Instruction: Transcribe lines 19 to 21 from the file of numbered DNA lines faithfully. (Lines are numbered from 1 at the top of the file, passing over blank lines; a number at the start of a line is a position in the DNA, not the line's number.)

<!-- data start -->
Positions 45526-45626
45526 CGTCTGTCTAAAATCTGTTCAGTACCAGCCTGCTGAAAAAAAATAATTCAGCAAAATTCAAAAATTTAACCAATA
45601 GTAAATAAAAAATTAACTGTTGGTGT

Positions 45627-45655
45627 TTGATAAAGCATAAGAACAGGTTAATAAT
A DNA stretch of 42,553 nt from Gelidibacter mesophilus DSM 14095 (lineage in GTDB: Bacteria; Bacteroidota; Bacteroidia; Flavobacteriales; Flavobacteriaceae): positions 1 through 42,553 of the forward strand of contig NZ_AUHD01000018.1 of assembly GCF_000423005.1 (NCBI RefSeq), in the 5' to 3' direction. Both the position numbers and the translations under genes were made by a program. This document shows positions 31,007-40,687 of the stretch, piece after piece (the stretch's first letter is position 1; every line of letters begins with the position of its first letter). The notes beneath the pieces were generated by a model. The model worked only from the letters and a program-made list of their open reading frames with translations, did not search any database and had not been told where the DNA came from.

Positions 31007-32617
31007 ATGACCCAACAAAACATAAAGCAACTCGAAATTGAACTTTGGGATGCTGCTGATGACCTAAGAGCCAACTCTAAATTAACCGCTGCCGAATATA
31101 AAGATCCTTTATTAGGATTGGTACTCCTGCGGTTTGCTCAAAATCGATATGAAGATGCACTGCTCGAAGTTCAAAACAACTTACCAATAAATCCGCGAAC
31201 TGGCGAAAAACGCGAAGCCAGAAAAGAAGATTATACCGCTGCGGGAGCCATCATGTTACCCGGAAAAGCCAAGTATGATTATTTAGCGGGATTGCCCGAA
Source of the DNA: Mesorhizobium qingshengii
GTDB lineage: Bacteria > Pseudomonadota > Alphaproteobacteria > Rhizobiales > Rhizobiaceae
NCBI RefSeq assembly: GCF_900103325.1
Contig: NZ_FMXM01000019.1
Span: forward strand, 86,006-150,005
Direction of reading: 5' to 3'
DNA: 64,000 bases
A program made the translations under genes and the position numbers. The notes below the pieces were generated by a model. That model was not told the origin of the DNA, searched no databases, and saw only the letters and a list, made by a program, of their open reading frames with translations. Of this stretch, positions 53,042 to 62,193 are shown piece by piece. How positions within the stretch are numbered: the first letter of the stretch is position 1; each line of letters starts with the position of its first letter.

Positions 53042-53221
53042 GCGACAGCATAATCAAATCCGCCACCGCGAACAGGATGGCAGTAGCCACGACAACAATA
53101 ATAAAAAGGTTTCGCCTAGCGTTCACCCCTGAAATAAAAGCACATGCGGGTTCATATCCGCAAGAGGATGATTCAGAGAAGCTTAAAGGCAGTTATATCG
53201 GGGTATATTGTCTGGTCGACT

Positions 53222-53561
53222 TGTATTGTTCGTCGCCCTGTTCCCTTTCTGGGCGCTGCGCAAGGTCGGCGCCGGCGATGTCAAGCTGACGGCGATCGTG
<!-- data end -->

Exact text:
Positions 53042-53221
53042 GCGACAGCATAATCAAATCCGCCACCGCGAACAGGATGGCAGTAGCCACGACAACAATA
53101 ATAAAAAGGTTTCGCCTAGCGTTCACCCCTGAAATAAAAGCACATGCGGGTTCATATCCGCAAGAGGATGATTCAGAGAAGCTTAAAGGCAGTTATATCG